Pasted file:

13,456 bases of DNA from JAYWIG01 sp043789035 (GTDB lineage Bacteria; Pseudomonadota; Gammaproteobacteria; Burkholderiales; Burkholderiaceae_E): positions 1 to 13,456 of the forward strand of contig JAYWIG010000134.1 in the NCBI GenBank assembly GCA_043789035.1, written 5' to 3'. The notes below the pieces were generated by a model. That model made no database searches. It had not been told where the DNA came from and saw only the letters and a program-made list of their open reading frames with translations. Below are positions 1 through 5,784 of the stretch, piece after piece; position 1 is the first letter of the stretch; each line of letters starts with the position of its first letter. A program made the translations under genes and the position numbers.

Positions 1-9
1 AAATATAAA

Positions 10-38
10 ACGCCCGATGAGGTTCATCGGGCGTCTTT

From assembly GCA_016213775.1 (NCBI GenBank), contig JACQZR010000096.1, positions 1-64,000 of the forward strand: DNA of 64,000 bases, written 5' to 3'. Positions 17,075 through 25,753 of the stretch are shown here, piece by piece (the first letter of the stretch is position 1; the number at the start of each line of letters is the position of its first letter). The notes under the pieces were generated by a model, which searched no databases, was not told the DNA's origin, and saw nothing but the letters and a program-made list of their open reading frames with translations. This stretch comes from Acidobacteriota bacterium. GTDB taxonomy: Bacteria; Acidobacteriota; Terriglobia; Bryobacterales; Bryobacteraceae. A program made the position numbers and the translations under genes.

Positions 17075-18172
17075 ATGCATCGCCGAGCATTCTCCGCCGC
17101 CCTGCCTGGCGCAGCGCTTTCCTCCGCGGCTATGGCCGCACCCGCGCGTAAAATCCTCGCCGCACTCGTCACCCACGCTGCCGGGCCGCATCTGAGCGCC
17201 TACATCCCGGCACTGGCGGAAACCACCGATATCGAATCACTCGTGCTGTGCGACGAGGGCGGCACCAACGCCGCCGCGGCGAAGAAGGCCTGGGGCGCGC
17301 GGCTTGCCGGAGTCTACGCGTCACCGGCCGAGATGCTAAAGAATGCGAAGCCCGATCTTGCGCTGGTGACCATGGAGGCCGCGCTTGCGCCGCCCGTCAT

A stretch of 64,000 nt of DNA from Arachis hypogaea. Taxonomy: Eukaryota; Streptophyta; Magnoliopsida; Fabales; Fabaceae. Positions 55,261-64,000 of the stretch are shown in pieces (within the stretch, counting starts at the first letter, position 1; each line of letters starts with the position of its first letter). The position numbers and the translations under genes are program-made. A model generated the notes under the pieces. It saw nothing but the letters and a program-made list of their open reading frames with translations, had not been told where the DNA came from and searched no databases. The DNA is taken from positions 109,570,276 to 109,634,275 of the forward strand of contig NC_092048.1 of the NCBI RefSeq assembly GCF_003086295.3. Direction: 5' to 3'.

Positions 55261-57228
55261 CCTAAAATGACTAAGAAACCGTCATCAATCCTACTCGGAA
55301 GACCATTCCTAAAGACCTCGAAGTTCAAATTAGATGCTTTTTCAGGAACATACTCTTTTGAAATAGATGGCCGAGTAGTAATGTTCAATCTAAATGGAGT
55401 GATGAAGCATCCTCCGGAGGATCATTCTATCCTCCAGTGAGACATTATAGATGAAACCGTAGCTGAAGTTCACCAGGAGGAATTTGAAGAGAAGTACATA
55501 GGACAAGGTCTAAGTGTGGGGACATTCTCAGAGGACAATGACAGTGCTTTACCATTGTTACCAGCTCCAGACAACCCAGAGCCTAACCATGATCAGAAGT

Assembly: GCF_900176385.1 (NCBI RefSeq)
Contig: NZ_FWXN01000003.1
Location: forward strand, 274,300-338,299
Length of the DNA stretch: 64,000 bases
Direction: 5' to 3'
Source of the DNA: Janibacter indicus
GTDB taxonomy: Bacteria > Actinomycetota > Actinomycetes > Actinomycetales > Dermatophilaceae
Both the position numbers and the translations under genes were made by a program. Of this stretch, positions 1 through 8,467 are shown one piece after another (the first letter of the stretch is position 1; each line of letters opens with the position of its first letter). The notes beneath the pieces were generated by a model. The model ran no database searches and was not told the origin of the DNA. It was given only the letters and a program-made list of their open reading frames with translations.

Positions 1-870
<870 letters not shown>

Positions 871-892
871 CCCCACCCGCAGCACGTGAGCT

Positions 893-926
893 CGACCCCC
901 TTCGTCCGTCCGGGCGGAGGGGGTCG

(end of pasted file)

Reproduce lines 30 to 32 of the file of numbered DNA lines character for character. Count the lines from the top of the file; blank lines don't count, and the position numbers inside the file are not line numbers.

Positions 893-926
893 CGACCCCC
901 TTCGTCCGTCCGGGCGGAGGGGGTCG